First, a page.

Connecting Contemporary German Art at the Kemper and SLAM: Student Exhibition Reviews

Installation view of Contemporary German Art: Selections from the Permanent Collection at the Mildred Lane Kemper Art Museum.  Photo by Whitney Curtis.

Installation view of Contemporary German Art: Selections from the Permanent Collection at the Mildred Lane Kemper Art Museum. Photo by Whitney Curtis.

Students couldn’t have chosen a better time than this summer to take Introduction to Modern Art, Architecture and Design at Washington University in St. Louis. Both the Mildred Lane Kemper Art Museum and the Saint Louis Art Museum saw the opening of SLAM’s much-anticipated contemporary wing as the perfect opportunity to showcase St. Louis’s rich holdings in contemporary German art. In fact, the Kemper’s current exhibition “Contemporary German Art: Selections from the Permanent Collection” complements the new East Wing’s inaugural exhibition, “Post-War German Art in the Collection.” As a class, we took advantage of these focused exhibitions to deepen our understanding of the relationship between art and society in the twentieth century. We visited each exhibition together with museum professionals: Kimberly Broker, Assistant Registrar at the Kemper, told us about behind-the-scenes museum exhibition planning, while Nathan Stobaugh, Research Assistant at SLAM, gave us a tour of the exhibition he helped to organize. The following blog posts are the results of these special tours, students’ additional independent visits to the exhibitions, a rigorous in-class peer-review workshop, and a good dose of thoughtfulness and creativity on the part of these four budding art critics.

Here’s a little more background: The exhibition at the Kemper emphasizes art from this century, while the Saint Louis Art Museum’s exhibition is particularly strong in German art from the second half of the twentieth century. Yet there are still many exciting parallels between them. The exhibitions share overarching themes, feature some of the same artists, and highlight their experimentation with different materials and media. Together, they also suggest a wider shift from German-speaking artists’ preoccupations with the World War II and its legacies to life in today’s globalized society. All in all, the exhibitions offer a variety of ways of engaging with art produced in Germany since 1945 and with contemporary art more generally. In their blog posts, students establish more specific links between the works of art on display at both museums. In advance of the panel discussion “The Legacy of German Art and Culture in St. Louis” on Saturday, September 7 from 1:00-2:30 in Steinberg Hall, these posts are meant to draw attention to some of the ways that these two exhibitions work together. We hope they inspire St. Louis art lovers to visit both exhibitions and to discover connections between them as well!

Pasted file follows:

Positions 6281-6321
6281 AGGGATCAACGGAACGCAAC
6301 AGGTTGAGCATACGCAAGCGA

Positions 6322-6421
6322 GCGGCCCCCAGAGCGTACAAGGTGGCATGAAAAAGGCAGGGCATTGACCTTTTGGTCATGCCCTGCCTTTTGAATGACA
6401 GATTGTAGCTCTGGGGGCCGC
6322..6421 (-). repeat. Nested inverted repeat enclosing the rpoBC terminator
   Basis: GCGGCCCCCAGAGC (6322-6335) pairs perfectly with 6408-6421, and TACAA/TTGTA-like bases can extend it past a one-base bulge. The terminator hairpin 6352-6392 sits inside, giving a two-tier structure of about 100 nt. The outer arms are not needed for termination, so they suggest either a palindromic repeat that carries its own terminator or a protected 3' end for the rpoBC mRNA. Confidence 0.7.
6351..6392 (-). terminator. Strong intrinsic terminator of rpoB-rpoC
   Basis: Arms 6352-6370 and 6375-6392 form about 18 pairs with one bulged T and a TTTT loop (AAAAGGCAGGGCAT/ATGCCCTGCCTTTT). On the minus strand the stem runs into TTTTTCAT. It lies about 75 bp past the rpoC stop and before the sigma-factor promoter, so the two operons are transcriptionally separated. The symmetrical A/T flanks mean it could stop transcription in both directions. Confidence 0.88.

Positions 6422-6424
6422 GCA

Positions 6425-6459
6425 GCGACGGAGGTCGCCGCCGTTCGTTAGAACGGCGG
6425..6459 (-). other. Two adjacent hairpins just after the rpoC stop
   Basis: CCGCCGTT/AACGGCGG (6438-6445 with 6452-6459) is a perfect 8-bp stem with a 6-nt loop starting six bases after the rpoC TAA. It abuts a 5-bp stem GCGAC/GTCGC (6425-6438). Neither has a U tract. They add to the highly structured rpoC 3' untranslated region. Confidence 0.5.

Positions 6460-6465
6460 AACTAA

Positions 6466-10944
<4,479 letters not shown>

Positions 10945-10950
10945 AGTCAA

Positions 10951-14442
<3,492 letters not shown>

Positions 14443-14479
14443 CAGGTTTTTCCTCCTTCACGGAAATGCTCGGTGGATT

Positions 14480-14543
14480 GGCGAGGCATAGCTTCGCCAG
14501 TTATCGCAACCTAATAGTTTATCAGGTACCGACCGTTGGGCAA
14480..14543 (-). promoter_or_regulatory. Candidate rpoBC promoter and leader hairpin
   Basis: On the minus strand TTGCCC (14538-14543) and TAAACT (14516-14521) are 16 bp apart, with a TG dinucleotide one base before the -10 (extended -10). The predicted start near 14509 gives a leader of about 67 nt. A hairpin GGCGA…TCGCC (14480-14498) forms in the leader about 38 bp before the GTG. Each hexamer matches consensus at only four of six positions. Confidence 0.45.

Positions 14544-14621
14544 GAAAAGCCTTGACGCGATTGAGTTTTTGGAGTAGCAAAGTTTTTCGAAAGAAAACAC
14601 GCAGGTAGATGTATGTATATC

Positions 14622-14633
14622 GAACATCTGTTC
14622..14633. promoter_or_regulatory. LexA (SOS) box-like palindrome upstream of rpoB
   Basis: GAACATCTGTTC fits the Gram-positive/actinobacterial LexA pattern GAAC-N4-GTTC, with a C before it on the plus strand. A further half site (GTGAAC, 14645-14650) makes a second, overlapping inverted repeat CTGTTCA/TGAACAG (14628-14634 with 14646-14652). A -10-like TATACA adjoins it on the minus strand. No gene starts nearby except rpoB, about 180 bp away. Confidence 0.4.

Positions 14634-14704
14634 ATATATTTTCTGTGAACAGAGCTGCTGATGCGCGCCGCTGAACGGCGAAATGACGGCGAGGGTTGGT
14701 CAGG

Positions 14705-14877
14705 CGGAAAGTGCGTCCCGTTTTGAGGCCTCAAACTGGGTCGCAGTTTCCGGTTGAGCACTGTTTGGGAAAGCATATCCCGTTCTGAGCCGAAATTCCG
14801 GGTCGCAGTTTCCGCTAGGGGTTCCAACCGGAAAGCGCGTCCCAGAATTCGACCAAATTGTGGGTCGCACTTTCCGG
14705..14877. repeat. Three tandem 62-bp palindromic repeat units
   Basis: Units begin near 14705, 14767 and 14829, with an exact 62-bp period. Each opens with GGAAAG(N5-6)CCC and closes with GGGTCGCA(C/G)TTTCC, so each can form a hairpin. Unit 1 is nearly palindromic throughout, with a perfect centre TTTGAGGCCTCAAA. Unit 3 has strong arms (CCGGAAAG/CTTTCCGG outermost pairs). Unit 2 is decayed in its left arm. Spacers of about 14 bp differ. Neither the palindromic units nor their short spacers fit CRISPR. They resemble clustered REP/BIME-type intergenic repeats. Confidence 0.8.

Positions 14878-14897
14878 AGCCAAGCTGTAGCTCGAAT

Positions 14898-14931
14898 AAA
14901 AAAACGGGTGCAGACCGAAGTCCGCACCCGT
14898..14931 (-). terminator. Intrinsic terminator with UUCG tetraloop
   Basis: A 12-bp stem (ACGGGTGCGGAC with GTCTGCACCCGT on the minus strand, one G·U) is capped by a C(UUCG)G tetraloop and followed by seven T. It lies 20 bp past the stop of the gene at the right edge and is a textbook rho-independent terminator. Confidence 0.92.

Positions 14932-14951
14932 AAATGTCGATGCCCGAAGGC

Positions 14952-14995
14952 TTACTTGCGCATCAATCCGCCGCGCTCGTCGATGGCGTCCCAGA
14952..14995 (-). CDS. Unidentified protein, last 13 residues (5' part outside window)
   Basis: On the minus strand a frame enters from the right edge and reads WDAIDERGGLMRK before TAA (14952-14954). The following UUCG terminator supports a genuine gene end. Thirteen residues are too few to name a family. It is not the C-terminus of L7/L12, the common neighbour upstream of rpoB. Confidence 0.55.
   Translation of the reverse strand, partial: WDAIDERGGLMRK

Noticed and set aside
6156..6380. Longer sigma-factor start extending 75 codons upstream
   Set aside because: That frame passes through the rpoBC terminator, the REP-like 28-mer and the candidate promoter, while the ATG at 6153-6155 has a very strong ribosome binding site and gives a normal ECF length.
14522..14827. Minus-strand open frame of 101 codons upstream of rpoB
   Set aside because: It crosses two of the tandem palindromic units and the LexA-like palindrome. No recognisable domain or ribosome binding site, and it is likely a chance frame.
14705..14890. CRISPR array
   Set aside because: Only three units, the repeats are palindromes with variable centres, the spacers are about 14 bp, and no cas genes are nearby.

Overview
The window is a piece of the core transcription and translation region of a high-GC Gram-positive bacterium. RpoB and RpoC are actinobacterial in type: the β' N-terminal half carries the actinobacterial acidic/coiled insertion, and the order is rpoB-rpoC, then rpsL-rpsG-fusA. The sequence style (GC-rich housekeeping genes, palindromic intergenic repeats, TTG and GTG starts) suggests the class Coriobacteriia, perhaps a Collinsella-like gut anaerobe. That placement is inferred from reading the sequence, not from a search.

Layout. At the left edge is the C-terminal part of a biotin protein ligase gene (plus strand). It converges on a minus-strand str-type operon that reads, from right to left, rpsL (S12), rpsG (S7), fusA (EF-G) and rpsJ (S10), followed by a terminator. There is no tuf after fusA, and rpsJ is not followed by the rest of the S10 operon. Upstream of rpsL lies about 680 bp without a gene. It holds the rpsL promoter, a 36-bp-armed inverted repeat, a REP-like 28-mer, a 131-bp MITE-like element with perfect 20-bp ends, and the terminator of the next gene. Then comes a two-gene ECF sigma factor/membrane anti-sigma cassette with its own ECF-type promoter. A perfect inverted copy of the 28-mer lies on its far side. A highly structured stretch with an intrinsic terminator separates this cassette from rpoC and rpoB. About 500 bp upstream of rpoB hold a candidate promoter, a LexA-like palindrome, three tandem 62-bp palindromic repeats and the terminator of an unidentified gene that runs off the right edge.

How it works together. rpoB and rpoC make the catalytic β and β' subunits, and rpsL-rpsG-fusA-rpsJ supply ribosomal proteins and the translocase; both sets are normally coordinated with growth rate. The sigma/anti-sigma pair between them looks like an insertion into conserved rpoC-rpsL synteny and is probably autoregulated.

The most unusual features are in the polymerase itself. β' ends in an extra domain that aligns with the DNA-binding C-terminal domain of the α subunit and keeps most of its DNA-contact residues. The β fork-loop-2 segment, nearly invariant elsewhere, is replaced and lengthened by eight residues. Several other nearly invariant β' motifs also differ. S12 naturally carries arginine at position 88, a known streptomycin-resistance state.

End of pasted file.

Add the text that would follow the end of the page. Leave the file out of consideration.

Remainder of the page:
Note: This week Palette Scrapings is featuring the first two student blog posts. Check back next Friday for two more!

By Sarah McGavran, PhD
Instructor of Record, Introduction to Modern Art, Architecture and Design
University College
Washington University in St. Louis

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4 responses to “Connecting Contemporary German Art at the Kemper and SLAM: Student Exhibition Reviews

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